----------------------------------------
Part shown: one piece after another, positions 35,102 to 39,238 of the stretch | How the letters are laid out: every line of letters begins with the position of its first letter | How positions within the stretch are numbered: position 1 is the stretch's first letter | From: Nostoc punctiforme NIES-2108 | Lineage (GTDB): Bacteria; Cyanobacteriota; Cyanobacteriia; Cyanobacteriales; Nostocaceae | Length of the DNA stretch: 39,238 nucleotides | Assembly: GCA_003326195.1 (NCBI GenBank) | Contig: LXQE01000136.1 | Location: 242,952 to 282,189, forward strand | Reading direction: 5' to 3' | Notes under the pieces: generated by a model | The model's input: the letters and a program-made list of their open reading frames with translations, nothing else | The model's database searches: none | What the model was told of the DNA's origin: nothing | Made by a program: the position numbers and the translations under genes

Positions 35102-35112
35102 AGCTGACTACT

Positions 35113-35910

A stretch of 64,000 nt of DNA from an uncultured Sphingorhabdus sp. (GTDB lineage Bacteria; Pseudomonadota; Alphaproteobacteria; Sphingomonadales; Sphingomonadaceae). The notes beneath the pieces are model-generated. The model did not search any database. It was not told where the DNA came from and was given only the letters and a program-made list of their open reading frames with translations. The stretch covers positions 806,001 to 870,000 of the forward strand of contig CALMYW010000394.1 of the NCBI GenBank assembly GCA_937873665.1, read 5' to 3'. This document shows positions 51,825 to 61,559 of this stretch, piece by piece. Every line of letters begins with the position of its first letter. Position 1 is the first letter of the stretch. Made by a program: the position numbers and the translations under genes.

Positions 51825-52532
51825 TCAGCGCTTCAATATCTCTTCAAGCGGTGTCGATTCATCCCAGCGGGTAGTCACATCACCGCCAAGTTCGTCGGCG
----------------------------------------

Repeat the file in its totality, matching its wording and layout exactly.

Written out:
Part shown: one piece after another, positions 35,102 to 39,238 of the stretch | How the letters are laid out: every line of letters begins with the position of its first letter | How positions within the stretch are numbered: position 1 is the stretch's first letter | From: Nostoc punctiforme NIES-2108 | Lineage (GTDB): Bacteria; Cyanobacteriota; Cyanobacteriia; Cyanobacteriales; Nostocaceae | Length of the DNA stretch: 39,238 nucleotides | Assembly: GCA_003326195.1 (NCBI GenBank) | Contig: LXQE01000136.1 | Location: 242,952 to 282,189, forward strand | Reading direction: 5' to 3' | Notes under the pieces: generated by a model | The model's input: the letters and a program-made list of their open reading frames with translations, nothing else | The model's database searches: none | What the model was told of the DNA's origin: nothing | Made by a program: the position numbers and the translations under genes

Positions 35102-35112
35102 AGCTGACTACT

Positions 35113-35910

A stretch of 64,000 nt of DNA from an uncultured Sphingorhabdus sp. (GTDB lineage Bacteria; Pseudomonadota; Alphaproteobacteria; Sphingomonadales; Sphingomonadaceae). The notes beneath the pieces are model-generated. The model did not search any database. It was not told where the DNA came from and was given only the letters and a program-made list of their open reading frames with translations. The stretch covers positions 806,001 to 870,000 of the forward strand of contig CALMYW010000394.1 of the NCBI GenBank assembly GCA_937873665.1, read 5' to 3'. This document shows positions 51,825 to 61,559 of this stretch, piece by piece. Every line of letters begins with the position of its first letter. Position 1 is the first letter of the stretch. Made by a program: the position numbers and the translations under genes.

Positions 51825-52532
51825 TCAGCGCTTCAATATCTCTTCAAGCGGTGTCGATTCATCCCAGCGGGTAGTCACATCACCGCCAAGTTCGTCGGCG